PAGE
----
The U.S. Department of Agriculture’s organic standards for dairy cattle require that cows have access to pasture for grazing at least 120 days a year, but the Cornucopia Institute, a nonprofit public interest group, found that Dean Foods (which owned Horizon and later sold it to WhiteWave Foods, which in turn was acquired by the huge multinational corporation Danone in 2017 for $12.5 billion) was confining thousands of cows to large buildings and feedlots with little to no access to pasture.

I asked Horizon about the size of the herds and access to pasture, and I was told that the company’s “farmer partners” range in size from thirteen milking cows to twenty-four hundred milking cows, an enormous range that allows for huge differences in the way animals are treated and how milk is produced. Yet the spokesperson for Horizon told me: “We strongly believe that organic farming is scale neutral. In our view it’s about how the farm is operated that matters.” But scale is perhaps the major differentiator between industrial and truly organic farming. This is especially true when it comes to raising animals because part of the USDA’s organic standard requires that every animal have pasture for grazing year-round. This requirement makes the practices involved in caring for a herd of fifty or even one hundred dairy cows significantly different from caring for a herd of two thousand. WhiteWave foods didn’t respond to my question about how many acres each cow has access to; the spokesperson said only that third-party verifiers inspect every farm and that all are required to meet USDA standards.

This brings up another troubling aspect of modern-day milk production, including the production of organic milk. Most smaller dairies can’t afford to build and equip a bottling facility, which means they cannot independently produce and sell their own milk; instead they ship their milk to a larger bottling facility and are at the mercy of the practices of the larger industry. One dairy farmer in Upstate New York, Lorraine Lewandrowski, is in this position. She has a herd of sixty and raises her cattle by organic standards, although she is not certified organic (the organic certification process for some smaller farms is cost prohibitive). All her cows graze on pasture year-round and she knows each by name—in other words, her farm embodies the ideal held up by the sustainable food movement. But her grass-fed, beyond-organic milk, from cows raised using the most humane standards, is combined with milk from farms across the region, many of which are large-scale dairies that feed their cattle grain laced with antibiotics and keep the cows in confinement in factory farm settings. Lewandrowksi’s milk might end up in your Fage yogurt along with the milk from dozens of other dairies. She told me that she’d love to have her own bottling plant right there on the farm, but she doesn’t have the $50,000 it would cost to get it up and running.

What this means for the quality of your Horizon organic milk or milk from other large dairy companies is that there are many unknowns, and as consumers we are being asked to trust a label that might not mean what we think it does. For modern-day organics this is all too often the case. Organic beef, pork, chicken, and egg production have parallels as well. Many so-called organic beef cattle are raised on feedlots where they are fed organic grain, but that says nothing about the health of the animal or the nutritional value (or lack thereof) of the meat you eat. The quality of the animal products we eat has everything to do with the quality of the food they eat; the drugs, hormones, or antibiotics that may or may not have been administered; and, some would argue, the quality of life the animal had. While there are not yet studies to prove it, common sense tells us that a stressed and sick animal is not an ideal candidate to eventually make a healthy meal. Studies do show, however, that what the animals eat has a strong bearing on the quality and nutritional value of the meat, milk, or eggs we eat.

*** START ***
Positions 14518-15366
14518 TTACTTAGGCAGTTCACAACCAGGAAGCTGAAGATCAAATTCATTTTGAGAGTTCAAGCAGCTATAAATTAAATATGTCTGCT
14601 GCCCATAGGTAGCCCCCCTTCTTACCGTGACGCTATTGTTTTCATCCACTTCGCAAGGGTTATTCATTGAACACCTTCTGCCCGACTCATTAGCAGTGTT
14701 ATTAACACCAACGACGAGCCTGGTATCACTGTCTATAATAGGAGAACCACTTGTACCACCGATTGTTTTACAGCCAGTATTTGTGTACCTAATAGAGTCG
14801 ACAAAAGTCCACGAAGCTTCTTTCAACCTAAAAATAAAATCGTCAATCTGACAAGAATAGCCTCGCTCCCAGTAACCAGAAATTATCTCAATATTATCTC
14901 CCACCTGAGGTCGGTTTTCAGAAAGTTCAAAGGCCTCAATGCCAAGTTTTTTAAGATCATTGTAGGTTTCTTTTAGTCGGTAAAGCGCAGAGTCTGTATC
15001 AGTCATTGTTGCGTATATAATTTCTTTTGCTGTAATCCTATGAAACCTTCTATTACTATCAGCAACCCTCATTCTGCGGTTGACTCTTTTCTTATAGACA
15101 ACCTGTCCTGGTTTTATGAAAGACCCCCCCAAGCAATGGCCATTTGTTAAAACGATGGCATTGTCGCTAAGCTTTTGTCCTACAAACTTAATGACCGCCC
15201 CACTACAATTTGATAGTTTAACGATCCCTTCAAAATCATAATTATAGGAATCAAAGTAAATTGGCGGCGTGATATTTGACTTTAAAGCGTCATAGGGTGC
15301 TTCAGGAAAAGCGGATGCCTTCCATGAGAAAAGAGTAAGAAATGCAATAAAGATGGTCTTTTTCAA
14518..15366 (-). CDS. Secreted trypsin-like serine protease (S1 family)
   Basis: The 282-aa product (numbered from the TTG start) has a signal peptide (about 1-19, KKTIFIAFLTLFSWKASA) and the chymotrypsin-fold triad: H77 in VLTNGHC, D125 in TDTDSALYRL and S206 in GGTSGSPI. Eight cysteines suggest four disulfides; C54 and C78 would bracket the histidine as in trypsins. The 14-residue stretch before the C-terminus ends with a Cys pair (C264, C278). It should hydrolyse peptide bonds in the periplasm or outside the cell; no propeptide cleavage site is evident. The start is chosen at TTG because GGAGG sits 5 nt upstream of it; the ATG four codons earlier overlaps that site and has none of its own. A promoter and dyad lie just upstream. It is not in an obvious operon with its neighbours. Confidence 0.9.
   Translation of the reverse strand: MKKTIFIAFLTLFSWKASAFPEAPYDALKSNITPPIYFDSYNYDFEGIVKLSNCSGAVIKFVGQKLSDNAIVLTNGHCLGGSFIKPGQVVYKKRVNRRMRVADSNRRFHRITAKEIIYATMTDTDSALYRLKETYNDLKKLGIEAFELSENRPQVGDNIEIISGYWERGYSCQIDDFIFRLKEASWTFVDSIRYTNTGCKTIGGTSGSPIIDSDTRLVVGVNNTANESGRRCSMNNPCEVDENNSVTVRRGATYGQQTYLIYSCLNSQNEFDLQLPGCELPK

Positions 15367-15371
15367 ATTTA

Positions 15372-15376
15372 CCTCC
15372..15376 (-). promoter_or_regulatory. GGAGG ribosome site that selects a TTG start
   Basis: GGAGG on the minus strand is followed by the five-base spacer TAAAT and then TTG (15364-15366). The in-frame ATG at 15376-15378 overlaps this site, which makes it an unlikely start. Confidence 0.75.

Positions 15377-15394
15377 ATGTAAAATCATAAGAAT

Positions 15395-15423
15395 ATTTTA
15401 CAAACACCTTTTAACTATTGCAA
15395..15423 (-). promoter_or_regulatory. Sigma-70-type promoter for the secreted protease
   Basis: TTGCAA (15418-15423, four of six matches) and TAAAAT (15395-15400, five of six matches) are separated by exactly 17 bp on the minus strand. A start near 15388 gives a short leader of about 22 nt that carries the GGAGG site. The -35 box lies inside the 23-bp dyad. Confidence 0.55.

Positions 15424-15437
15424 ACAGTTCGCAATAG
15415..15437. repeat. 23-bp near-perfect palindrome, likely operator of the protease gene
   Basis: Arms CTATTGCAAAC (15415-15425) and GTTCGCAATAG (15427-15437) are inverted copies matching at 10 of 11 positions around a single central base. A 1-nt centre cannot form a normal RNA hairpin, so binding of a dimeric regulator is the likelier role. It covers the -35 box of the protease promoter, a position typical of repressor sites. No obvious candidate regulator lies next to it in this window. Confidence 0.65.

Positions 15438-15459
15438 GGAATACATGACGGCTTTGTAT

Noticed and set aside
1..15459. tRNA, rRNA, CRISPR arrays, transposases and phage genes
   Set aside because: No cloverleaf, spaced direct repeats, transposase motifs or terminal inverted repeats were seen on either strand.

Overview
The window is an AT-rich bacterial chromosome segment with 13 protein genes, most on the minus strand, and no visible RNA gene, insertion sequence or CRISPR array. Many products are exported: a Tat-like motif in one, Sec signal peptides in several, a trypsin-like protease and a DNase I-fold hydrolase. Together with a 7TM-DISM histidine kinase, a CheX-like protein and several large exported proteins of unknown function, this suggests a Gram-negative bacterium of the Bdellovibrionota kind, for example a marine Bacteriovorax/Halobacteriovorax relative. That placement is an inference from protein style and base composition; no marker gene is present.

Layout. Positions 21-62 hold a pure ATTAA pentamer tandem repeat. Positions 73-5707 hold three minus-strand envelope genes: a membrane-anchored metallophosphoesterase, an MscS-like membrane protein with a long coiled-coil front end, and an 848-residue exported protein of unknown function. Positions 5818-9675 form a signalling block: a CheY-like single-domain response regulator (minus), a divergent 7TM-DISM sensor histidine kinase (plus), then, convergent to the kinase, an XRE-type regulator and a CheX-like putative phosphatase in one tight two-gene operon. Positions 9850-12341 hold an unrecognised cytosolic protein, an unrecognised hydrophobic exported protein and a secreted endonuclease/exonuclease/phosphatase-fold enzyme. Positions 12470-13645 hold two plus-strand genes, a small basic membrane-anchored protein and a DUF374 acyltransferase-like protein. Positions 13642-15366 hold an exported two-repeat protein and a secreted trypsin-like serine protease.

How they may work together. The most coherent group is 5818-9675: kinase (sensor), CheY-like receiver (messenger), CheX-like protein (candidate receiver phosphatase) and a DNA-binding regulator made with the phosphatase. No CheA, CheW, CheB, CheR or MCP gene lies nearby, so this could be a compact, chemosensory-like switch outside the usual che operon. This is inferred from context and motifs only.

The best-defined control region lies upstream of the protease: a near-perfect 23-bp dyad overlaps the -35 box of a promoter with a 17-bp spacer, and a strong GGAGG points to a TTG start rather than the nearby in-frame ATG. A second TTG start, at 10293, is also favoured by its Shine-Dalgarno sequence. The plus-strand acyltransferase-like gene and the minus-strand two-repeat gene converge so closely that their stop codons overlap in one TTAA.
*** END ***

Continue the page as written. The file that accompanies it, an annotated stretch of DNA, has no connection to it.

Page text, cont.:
When it comes to the quality of milk, milk that is truly organic does appear to have a nutritional edge over milk that was produced conventionally. After examining nearly four hundred samples of organic and conventional milk during an eighteen month period, the researcher Charles Benbrook found that organic milk contained significantly more omega-3 fatty acids than conventional milk. The researchers also found that whole milk (as opposed to low-fat or fat-free versions) was even higher than conventional milk in the health-promoting omega-3s. (The organic milk that Benbrook used for this study was from suppliers for the cooperatively owned dairy company Organic Valley.) And when it comes to your steak, a 2010 review of the research spanning three decades found that grass-fed beef contained higher amounts of conjugated linoleic acid (CLA) than is found in standard grain-fed beef. Multiple studies have shown that CLA protects against cancer, can lower your levels of LDL cholesterol, prevents atherosclerosis, and reduces your blood pressure. This same review also found that grass-fed or pasture-raised beef contained more vitamin A and vitamin E and more cancer-fighting antioxidants than conventionally raised beef. Furthermore, the review found that grass-fed beef has a more favorable ratio of omega-3s to omega-6s, which is a vital factor sorely missing from the American diet.